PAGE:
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Case Reports in Medicine
Volume 2017 (2017), Article ID 3092623, 3 pages
Case Report

A Case of Chronic Cough and Pneumonia Secondary to a Foreign Body

New York Medical College, St. Michael’s Medical Center, Pulmonary Department, Newark, NJ, USA

Correspondence should be addressed to Joan Dabu

Received 8 May 2017; Revised 7 August 2017; Accepted 10 August 2017; Published 18 September 2017

Academic Editor: Aristomenis K. Exadaktylos

Copyright © 2017 Joan Dabu et al. This is an open access article distributed under the Creative Commons Attribution License, which permits unrestricted use, distribution, and reproduction in any medium, provided the original work is properly cited.


Foreign body aspiration occurs when a solid or semisolid object becomes lodged in the larynx or trachea. It can be a life-threatening emergency, especially if it is large enough to occlude the airway. However, small aspirated objects may go unnoticed until symptoms occur. Therefore, it is frequently misdiagnosed. A high level of clinical suspicion, patient’s risk factors, and thorough history and physical examination are essential in making the diagnosis. It should be considered in cases where there is unresolved chronic cough with or without associated recurrent pneumonia especially in patients with risks for aspiration.

1. Introduction

Foreign body aspiration is infrequently seen in adults. A foreign body is commonly lodged in the right, especially in the right intermediate bronchus. Precipitating factors include CNS dysfunction, trauma intubation, dental procedure, and pulmonary disease [1]. Symptoms include shortness of breath, fever, and hemoptysis. In this case, it presents as chronic cough with recurrent pneumonia. Bronchoscopy is recommended as initial management for diagnosis and possible treatment.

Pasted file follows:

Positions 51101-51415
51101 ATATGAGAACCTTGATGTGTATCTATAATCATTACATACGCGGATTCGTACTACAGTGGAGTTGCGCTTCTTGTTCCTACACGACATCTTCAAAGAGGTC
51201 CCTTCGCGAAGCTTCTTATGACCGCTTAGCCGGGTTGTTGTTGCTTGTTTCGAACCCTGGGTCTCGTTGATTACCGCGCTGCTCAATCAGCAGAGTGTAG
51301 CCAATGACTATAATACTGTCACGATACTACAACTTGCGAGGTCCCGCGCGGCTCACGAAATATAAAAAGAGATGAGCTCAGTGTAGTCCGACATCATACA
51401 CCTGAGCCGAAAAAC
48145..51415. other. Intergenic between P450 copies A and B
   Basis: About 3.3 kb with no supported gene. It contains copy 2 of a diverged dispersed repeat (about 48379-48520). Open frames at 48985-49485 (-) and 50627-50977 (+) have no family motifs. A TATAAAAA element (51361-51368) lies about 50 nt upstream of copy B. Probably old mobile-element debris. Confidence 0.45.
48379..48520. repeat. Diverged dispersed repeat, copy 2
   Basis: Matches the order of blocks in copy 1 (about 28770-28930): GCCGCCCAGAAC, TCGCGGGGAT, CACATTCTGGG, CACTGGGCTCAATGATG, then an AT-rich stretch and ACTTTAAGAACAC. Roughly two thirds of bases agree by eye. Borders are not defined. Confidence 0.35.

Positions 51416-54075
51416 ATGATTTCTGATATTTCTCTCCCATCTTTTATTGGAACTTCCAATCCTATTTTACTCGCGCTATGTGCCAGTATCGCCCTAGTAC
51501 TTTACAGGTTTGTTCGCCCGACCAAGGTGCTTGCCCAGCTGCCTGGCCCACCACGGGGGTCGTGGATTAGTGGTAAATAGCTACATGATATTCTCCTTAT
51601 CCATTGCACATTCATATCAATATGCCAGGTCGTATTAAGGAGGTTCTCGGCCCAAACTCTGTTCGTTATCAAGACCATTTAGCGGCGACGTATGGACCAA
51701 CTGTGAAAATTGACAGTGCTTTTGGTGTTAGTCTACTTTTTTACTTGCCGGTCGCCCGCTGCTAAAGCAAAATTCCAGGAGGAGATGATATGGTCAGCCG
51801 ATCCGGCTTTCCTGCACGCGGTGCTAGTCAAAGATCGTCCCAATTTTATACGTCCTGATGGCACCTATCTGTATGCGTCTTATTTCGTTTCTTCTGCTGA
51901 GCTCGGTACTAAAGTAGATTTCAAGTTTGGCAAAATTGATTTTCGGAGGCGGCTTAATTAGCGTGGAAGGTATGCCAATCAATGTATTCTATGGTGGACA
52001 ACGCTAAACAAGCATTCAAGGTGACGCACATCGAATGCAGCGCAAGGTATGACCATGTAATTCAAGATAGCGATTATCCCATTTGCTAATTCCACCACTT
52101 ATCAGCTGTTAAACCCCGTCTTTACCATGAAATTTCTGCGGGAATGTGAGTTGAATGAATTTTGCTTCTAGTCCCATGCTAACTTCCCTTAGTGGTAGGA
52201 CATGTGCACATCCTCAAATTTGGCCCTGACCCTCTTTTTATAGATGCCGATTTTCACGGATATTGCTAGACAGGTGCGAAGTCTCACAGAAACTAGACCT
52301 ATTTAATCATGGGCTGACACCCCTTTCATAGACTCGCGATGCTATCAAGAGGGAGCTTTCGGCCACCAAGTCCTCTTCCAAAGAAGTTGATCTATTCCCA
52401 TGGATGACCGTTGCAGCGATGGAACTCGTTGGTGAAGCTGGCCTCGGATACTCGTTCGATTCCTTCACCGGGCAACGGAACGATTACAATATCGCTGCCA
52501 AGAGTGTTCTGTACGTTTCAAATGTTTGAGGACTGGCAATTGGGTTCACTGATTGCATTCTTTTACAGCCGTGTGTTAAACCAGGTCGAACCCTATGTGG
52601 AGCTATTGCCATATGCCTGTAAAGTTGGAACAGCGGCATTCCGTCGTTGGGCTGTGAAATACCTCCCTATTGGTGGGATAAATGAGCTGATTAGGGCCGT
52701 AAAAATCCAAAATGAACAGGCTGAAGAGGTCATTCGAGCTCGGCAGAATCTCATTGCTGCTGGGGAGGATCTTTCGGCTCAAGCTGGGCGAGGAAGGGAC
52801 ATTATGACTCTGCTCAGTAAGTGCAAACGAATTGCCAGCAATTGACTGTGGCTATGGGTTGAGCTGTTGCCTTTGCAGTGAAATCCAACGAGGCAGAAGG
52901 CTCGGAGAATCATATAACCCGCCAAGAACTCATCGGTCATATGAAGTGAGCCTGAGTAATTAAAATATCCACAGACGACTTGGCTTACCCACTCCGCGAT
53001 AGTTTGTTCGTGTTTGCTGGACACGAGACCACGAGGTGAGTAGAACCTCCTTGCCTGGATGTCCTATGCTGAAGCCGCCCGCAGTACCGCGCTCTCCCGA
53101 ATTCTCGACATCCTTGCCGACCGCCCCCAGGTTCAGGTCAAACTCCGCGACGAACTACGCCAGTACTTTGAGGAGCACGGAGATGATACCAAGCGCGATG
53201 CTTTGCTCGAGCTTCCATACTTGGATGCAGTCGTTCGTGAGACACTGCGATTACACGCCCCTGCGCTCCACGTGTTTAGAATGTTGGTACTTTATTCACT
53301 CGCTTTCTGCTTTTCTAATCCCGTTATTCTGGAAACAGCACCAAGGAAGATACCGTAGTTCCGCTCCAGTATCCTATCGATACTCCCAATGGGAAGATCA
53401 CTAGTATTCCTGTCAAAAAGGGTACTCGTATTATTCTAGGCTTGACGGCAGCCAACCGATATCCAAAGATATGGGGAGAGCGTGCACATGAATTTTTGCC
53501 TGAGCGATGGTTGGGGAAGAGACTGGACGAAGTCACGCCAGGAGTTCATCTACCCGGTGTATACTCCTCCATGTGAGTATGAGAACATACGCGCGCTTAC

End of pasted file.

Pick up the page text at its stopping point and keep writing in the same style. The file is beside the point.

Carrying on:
2. Case Description

This is the case of a 55-year-old African American female, with past medical history of hypertension and illicit drug use, who presented with worsening productive cough. The patient stated that the cough had been ongoing for the past 5 months but had worsened in severity over the last 2 weeks prior to admission. She complained of associated fever and chills for two days, sore throat, and copious white sputum. She denied shortness of breath, wheezing, and pleuritic chest pain. She also denied having hemoptysis. Patient denied having had any recent exposure to sick individuals. She is a 40-pack-year smoker, drinks alcohol socially, and admits drug use.

Upon admission temperature was 98.1 F, blood pressure 112/61, heart rate 92 beats per minute, respiratory rate 18 breaths per minute, and saturation 99% in room air. Physical examination was significant for left lower lobe rhonchi without wheezing or rales. Laboratory studies were significant for elevated leukocyte count of /L with a negative procalcitonin level. All other laboratory values were within normal limits. Urine drug screen was positive for opiates.

Chest X-ray revealed left-sided infiltrative pattern (Figures 1(a) and 1(b)). A CT scan of the chest (Figures 2(a) and 2(b)) showed left-sided pneumonia involving the lingula and posterior basal segment and endobronchial occlusion of the posterior segment of the left lower lobe, possibly foreign body, not present on prior chest X-ray. Patient is subsequently scheduled for bronchoscopy.

Figure 1
Figure 2